In general, all regulations cause problems for businesses. It’s not even uncommon for many smaller businesses especially to be destroyed because of careless government regulations, because they can’t handle the overheads.

      Regulations should always be well thought out.

      • لیکن آپ یہ کیوں نہیں دیکھتے کہ کوئی ہمارے ملک کی حکومت کو، چاہے وہ کسی بھی پارٹی کی ہو، کوئی دھمکی دے ہی کیوں۔ اور پھر یہ لعنتی بجائے اپنی چیز کو بیچنے کیلئے جھکیں الٹا اکڑ کے بات کر رہے ہیں۔ لاتیں مار کے نکال دو انہیں۔ غیرت کے تقاضے پورے کرنا ضروری ہے۔ یہ گدھے حکومت کی شکل میں بائیس کروڑ عوام کو ڈرا رہے ہیں۔ ہم نہیں ڈرتے الحمدللہ

        • ڈالر کے لیے ماں بیچنے والے غیرت کی بات کرتے ہیں

  • We have lived already without Facebook and YouTube for a longtime. We can survive and thrive without these black mailers. We just need to show the courage.

    • “Survival” is not exactly a high goal. Hurting oneself due to pride is not how countries advance. And Pakistan is already on a path to being farther behind India.

      The YouTube ban some years ago. For the sake of one anti-Islam video, to ban a site with huge amounts of educational content and even Islamic content…

      The quality of decision making by the Pakistani government at the time, was just embarrassing.

      It would be better if these leaders learned some humility and then went out to learn from what policies really have produced good results in other countries rather than trying to figure things out in such a careless manner.

    • What am absolutely brain dead thing to say. How are you even alive being as stupid as your are?

      • It’s related to standards, and also understanding of networks.

        Some people are okay with a simpler and lower standard of living.

        And very few people understand the practical and business side of things.

        Most people work for others. It’s natural for them to not face the need to understand such details. They’re not even always easy to understand.

  • It’s interesting seeing many of the responses on this article.

    It’s not uncommon even for the US Government to try to regulate the internet in stupid ways because they can’t comprehend the real consequences.

    The idea of making local competitors to the great tech giants is beyond insanity. It’s nearly impossible to match the kind of investment that allowed there platforms to exist. Already, Pakistan is behind due to lack of suitable internet infrastructure.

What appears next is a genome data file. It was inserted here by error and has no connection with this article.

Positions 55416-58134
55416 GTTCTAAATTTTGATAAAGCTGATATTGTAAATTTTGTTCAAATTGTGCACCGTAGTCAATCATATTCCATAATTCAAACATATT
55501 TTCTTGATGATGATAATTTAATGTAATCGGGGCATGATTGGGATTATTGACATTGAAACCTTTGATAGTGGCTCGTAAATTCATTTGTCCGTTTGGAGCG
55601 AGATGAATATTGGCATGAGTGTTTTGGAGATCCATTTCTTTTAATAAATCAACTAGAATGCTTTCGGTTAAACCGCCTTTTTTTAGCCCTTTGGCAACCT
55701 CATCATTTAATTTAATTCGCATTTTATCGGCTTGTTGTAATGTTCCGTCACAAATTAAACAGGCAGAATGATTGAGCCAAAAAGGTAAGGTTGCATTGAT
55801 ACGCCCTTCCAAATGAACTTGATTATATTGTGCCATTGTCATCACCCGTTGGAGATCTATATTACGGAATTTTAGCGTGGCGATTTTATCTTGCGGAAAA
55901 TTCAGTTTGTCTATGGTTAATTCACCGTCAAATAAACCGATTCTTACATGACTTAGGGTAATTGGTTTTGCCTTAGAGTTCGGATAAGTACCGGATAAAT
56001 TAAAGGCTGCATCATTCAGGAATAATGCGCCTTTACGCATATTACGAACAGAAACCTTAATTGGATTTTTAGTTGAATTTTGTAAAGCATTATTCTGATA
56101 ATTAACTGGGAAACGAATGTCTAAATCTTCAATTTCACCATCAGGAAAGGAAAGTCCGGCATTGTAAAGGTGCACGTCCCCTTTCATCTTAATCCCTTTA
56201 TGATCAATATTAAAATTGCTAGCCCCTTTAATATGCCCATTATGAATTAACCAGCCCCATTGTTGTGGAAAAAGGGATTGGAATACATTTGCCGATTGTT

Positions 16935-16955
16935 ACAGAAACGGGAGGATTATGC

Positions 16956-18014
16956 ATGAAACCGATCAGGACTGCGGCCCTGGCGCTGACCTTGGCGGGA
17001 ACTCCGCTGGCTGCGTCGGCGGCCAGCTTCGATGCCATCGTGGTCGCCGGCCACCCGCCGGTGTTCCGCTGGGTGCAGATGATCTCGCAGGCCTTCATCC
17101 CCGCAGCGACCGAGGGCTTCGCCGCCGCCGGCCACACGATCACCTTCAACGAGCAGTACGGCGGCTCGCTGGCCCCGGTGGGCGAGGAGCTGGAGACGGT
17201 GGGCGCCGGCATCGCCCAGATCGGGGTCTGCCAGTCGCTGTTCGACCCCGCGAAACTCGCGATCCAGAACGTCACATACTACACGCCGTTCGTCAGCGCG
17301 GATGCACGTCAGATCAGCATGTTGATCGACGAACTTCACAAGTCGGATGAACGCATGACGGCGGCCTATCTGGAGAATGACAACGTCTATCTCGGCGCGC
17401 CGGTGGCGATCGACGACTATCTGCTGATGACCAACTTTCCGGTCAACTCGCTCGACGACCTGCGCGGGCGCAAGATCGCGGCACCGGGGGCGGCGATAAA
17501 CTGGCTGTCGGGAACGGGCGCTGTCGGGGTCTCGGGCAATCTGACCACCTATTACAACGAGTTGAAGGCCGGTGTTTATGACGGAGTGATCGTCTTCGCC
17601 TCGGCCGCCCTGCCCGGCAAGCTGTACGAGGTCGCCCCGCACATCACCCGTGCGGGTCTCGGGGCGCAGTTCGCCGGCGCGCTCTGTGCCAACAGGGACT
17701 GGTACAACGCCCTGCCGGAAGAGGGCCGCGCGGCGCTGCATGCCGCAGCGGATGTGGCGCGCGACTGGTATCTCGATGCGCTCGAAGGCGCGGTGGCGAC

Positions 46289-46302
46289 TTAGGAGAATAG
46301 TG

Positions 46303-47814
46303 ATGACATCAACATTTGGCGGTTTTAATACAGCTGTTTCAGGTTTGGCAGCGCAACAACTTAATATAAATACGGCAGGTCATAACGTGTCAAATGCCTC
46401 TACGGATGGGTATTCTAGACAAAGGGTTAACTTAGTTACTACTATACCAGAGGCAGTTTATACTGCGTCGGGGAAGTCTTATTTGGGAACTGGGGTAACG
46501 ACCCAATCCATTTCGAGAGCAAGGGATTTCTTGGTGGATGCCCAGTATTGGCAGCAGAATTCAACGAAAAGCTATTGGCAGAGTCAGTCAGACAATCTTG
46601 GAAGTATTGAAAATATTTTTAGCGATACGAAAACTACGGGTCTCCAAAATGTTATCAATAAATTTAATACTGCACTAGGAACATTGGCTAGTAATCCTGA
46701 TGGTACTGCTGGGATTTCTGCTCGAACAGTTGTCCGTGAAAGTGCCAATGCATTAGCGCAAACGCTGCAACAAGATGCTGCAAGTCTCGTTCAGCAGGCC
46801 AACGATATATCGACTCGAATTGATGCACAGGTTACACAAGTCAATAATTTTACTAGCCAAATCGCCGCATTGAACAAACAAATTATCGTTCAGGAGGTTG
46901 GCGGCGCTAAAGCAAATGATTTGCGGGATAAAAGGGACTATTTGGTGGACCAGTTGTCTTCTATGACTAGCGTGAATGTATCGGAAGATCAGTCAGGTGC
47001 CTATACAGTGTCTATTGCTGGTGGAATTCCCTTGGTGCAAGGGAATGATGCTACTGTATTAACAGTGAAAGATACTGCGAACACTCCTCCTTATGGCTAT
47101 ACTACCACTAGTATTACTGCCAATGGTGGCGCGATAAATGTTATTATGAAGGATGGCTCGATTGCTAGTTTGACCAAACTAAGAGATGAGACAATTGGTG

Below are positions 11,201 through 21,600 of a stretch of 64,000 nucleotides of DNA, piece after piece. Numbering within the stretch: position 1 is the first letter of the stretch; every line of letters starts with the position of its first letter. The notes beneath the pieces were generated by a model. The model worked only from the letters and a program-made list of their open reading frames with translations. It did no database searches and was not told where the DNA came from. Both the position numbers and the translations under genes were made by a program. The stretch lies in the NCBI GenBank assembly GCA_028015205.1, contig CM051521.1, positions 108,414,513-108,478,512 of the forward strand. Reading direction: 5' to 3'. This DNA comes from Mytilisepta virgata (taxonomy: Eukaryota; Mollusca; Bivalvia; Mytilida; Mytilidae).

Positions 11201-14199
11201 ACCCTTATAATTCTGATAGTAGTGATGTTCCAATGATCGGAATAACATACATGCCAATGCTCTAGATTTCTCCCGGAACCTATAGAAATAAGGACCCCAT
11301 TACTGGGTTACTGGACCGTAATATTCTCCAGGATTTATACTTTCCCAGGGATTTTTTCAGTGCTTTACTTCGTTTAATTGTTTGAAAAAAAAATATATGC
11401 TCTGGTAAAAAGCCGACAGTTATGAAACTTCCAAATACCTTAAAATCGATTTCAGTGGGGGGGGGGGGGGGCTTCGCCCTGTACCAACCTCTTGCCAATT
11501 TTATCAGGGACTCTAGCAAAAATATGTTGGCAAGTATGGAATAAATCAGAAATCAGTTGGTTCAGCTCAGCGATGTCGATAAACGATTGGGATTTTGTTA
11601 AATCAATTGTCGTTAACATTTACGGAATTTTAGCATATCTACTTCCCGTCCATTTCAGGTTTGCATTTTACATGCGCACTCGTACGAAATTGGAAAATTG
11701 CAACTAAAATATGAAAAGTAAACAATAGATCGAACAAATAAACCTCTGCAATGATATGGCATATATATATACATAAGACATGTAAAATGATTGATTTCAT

Anyway, the biggest problem in Pakistan is the style of leadership. It still has feudal “your lords know best, you should submit and be grateful” tendencies. That way of thinking isn’t well suited to advancement.

    It’s very difficult for a few people at the top to understand the countless details of the real world that one must account for to build better systems.

  • I’m going to share a completely unrelated example to help make this easier to understand:

    Amazon found that for every 0.1sec slow down in their site, they lose around 1% of sales. Which means that if the whole site was slowed down by that much (a period of time that most people wouldn’t even consciously notice) for a year, they’d lose around $2 billion.

    When you’re talking about massive scale, very small details about decisions matter. And getting those details right and refining them is necessary if you want really good results. Otherwise, you often don’t get the results you want.

    Like corruption in Pakistan. Just because someone creates laws against something doesn’t mean that things work out how they imagined in the real world.

    Trump is very confident that he knows what is best. Which is to a large degree a result of the Dunning Kruger effect. Where people who lack knowledge and experience in a domain tend to be overconfident of how well they understand things – because they don’t understand enough about it to be able to judge what competence would look like.

    Which is a common human failing. It’s good to be humble when you have power, lest you make bad decisions that affect the lives of millions of people in ways you didn’t foresee.

  • Fb aur Twitter per Shaan e nabuwat mei jab gustakhi hoty hai to ye FB tweeter Kuch ni bolta na jawab deta hai .. behra ban Jata hai …..
    Aur dosry Taraf hamary government bhi koi bill ni laty …. Ab jab government k against Likha Jata hai to ordinance b ajata hai
    Sirf aik Baat
    Tum sab chalo apni chalain … Allah apni tadbeer chalraha hai

    • Facebook protects everyone’s right to say what they want (within reason). They also don’t stop Muslims from having tons of groups, and even some of the worse groups of Muslims – so long as they’re not promoting violence.

      Principles like Freedom of Speech are part of why so many religions can exist in the US and much of Europe.

      Whereas, in Pakistan the views and lives of minorities are not always respected very well. Strange things happen with no one caring enough to stop them.

      Why do Pakistanis want to move to the US? Outside of the hope for money, it’s a country that offers more freedom and safety – no matter who you are.

  • اے آئی سی والو ذرا جلدی دفعان ہو جاؤ تاکہ سکون ملے۔
    اگر ہم نے اس سے بھی بری معیشت کے ساتھ جوہری بم سمیت کئی اہم کام کر لئے ہیں تو تمھارے دفع ہو جانے سے آسمان نہیں گر جائے گا۔
    ہم نیوکلیئر طاقت ہیں دھمکی نہیں سنتے۔
    تم جاؤ۔

    • Pakistan didn’t develop nuclear weapons on its own. And if Pakistan wasn’t helping the US in the cold war at the time, no one would’ve let Pakistan develop nuclear weapons.

      It’s also really old technology and not something special. People overvalue the perception of power.

      In reality, Pakistan’s economy overall is nowhere near as developed as it could have been with better leadership and better culture.

      • The sad thing is that for Pakistan to really advance, the way people think about things is what has to change and advance – and in a widespread way.

        This unthinking and yet prideful attitude, won’t take Pakistan anywhere good.